Both also called for the legislature to end to welfare liens, which allow the state to place a lien on the real property of those who have received certain types of public assistance. The practice undermines efforts to escape a cycle of poverty, Mackey and Johnson said.
A “radical transformation” and restructuring of who has power is needed, otherwise there is “nowhere to go from here other than the depths of denial,” Johnson said.
“Dr. King said the time is always right to do what is right. We invite you to join us on this journey of justice,” said Johnson.
The video was punctuated by the music of John Legend’s “Glory,” played by Comiso as a montage of images and video from Black Lives Matter rallies in West Hartford, as well as other events, appeared on the screen.
Billings-Smith spoke about recent change that is taking place in town: the renaming of Unity Green, which had for centuries been named for slaveholder Timothy Goodman.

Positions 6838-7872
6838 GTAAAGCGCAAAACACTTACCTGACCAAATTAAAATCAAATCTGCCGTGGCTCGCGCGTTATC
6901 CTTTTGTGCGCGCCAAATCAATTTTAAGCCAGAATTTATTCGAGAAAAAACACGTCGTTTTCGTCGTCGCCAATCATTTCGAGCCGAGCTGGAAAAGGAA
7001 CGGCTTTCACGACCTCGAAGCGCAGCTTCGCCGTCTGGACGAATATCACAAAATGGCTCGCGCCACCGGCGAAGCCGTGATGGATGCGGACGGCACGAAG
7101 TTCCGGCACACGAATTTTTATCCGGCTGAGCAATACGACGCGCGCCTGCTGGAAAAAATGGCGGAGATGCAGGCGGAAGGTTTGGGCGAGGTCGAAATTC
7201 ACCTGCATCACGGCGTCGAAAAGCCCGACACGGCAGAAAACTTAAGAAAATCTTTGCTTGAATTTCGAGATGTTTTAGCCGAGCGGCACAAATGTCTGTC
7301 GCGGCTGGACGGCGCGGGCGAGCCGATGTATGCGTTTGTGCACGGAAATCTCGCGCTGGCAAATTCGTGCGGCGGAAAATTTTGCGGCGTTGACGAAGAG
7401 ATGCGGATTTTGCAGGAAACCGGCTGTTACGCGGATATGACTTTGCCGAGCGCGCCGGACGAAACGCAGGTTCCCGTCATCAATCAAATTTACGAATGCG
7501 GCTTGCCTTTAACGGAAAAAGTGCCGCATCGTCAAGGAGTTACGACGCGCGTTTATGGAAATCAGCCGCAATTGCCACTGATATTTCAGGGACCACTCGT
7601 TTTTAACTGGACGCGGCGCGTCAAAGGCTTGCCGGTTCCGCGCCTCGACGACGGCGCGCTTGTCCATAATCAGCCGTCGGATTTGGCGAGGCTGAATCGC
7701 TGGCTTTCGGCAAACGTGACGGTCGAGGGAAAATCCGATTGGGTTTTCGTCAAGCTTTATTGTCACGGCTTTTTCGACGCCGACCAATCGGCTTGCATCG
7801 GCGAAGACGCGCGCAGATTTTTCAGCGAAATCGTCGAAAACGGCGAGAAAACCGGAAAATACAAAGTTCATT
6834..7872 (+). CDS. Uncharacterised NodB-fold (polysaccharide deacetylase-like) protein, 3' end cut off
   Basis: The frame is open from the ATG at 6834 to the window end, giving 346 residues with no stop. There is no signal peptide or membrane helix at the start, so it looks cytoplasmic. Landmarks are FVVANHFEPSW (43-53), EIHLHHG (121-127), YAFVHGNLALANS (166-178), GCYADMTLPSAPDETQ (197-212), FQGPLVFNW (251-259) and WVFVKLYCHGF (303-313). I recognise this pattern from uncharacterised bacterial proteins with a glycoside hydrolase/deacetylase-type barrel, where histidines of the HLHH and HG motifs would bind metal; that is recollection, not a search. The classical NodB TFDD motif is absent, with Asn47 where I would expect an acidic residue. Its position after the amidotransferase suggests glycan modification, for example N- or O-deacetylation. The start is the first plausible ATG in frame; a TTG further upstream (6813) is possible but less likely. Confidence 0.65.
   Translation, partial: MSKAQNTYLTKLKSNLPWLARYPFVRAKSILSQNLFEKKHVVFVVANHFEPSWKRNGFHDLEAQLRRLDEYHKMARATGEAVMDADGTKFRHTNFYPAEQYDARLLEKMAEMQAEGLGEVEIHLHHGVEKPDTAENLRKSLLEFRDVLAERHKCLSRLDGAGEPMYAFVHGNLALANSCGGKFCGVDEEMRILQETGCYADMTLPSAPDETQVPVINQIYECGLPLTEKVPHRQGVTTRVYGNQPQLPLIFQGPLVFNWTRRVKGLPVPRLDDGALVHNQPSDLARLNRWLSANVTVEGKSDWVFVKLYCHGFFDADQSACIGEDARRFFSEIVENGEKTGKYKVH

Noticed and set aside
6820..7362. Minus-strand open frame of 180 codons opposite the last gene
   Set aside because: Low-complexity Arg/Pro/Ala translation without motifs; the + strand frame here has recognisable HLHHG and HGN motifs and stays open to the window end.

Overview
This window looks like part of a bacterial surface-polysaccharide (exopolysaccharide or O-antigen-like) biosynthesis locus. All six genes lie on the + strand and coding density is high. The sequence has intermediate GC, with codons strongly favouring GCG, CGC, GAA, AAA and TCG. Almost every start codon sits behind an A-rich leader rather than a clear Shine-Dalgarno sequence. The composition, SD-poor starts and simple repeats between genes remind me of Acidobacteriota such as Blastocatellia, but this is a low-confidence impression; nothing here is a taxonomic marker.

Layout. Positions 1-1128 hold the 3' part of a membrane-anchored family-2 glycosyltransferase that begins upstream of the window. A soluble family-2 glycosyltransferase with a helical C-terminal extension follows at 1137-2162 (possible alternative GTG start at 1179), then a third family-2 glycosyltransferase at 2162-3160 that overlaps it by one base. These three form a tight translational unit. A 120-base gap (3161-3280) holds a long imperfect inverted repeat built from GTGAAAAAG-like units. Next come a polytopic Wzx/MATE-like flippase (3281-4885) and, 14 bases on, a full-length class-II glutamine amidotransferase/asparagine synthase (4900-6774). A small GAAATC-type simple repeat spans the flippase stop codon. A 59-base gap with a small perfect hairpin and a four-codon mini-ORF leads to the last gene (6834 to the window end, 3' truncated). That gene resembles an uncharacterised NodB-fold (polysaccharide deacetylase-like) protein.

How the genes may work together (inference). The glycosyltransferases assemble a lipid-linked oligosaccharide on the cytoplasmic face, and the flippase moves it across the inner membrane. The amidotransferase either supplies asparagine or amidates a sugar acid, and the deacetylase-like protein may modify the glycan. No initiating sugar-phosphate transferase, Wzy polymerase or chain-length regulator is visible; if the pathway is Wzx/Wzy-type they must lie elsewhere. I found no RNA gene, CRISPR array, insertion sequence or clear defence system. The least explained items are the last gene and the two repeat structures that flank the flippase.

Town Historian Tracey Wilson share an update on the Witness Stones Project, which is continuing to explore West Hartford’s previously-untold history.
Clergy from a wide variety of faiths have traditionally been invited to give the invocation, but in the virtual format it was delivered by nine representatives of the Connecticut Council for Inter-religious Understanding, who all shared some of King’s words.
U.S. Sen. Richard Blumenthal, who traditionally attends West Hartford’s Martin Luther King Day celebration in person, also shared some thoughts.
“We have a lot of work to do … we need to bend the arc,” he said, seeking justice in housing, education, the workplace, healthcare. The pandemic has disproportionately impacted people of color, he said.
Today, in part, is a celebration of the energy and initiative of youth to make a difference.
“I am proud and honored to join in that fight for racial justice,” he said.
Before the traditional singing of “We Shall Overcome” – a virtual performance by choirs from Conard, Hall, Bristow, Sedgwick, and King Philip – Billings-Smith ended the virtual event with the words of King: “Without love there is no reason to know anyone, for love will in the end connect us to our neighbors, our children, and our hearts.”
The entire event, created by West Hartford Community Interactive with the collaboration of many from the town and schools, is now available for viewing on YouTube below.